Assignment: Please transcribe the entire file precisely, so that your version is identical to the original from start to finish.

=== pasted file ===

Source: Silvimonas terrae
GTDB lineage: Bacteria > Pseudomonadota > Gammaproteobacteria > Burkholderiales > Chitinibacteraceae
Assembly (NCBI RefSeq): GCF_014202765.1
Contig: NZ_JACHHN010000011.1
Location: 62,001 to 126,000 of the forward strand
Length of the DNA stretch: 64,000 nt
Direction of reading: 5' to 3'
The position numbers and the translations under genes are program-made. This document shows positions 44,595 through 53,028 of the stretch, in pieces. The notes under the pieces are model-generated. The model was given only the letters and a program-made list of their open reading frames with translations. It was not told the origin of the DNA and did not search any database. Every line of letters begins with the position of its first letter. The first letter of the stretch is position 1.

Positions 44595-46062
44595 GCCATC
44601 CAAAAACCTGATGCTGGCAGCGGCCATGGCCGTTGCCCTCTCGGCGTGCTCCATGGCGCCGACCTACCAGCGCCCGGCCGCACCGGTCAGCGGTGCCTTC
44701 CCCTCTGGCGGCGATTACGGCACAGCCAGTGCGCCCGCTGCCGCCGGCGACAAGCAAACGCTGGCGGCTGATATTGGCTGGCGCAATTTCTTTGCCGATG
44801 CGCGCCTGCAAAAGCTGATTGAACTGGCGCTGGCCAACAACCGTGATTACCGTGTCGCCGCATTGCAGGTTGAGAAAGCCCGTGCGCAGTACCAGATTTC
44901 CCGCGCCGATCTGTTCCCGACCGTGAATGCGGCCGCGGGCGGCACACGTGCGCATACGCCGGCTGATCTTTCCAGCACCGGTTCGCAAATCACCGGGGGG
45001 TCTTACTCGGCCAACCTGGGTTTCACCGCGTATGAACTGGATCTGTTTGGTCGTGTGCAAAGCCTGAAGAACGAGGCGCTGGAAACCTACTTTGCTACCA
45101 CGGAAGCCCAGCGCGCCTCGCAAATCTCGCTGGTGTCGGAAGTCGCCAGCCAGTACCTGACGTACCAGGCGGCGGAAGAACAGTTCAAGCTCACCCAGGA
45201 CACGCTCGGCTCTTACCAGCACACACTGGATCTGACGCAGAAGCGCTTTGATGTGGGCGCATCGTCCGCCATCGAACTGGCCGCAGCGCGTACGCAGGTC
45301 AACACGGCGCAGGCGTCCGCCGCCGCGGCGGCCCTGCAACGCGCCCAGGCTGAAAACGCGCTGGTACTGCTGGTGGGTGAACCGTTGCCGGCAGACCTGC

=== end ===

Source: Silvimonas terrae
GTDB lineage: Bacteria > Pseudomonadota > Gammaproteobacteria > Burkholderiales > Chitinibacteraceae
Assembly (NCBI RefSeq): GCF_014202765.1
Contig: NZ_JACHHN010000011.1
Location: 62,001 to 126,000 of the forward strand
Length of the DNA stretch: 64,000 nt
Direction of reading: 5' to 3'
The position numbers and the translations under genes are program-made. This document shows positions 44,595 through 53,028 of the stretch, in pieces. The notes under the pieces are model-generated. The model was given only the letters and a program-made list of their open reading frames with translations. It was not told the origin of the DNA and did not search any database. Every line of letters begins with the position of its first letter. The first letter of the stretch is position 1.

Positions 44595-46062
44595 GCCATC
44601 CAAAAACCTGATGCTGGCAGCGGCCATGGCCGTTGCCCTCTCGGCGTGCTCCATGGCGCCGACCTACCAGCGCCCGGCCGCACCGGTCAGCGGTGCCTTC
44701 CCCTCTGGCGGCGATTACGGCACAGCCAGTGCGCCCGCTGCCGCCGGCGACAAGCAAACGCTGGCGGCTGATATTGGCTGGCGCAATTTCTTTGCCGATG
44801 CGCGCCTGCAAAAGCTGATTGAACTGGCGCTGGCCAACAACCGTGATTACCGTGTCGCCGCATTGCAGGTTGAGAAAGCCCGTGCGCAGTACCAGATTTC
44901 CCGCGCCGATCTGTTCCCGACCGTGAATGCGGCCGCGGGCGGCACACGTGCGCATACGCCGGCTGATCTTTCCAGCACCGGTTCGCAAATCACCGGGGGG
45001 TCTTACTCGGCCAACCTGGGTTTCACCGCGTATGAACTGGATCTGTTTGGTCGTGTGCAAAGCCTGAAGAACGAGGCGCTGGAAACCTACTTTGCTACCA
45101 CGGAAGCCCAGCGCGCCTCGCAAATCTCGCTGGTGTCGGAAGTCGCCAGCCAGTACCTGACGTACCAGGCGGCGGAAGAACAGTTCAAGCTCACCCAGGA
45201 CACGCTCGGCTCTTACCAGCACACACTGGATCTGACGCAGAAGCGCTTTGATGTGGGCGCATCGTCCGCCATCGAACTGGCCGCAGCGCGTACGCAGGTC
45301 AACACGGCGCAGGCGTCCGCCGCCGCGGCGGCCCTGCAACGCGCCCAGGCTGAAAACGCGCTGGTACTGCTGGTGGGTGAACCGTTGCCGGCAGACCTGC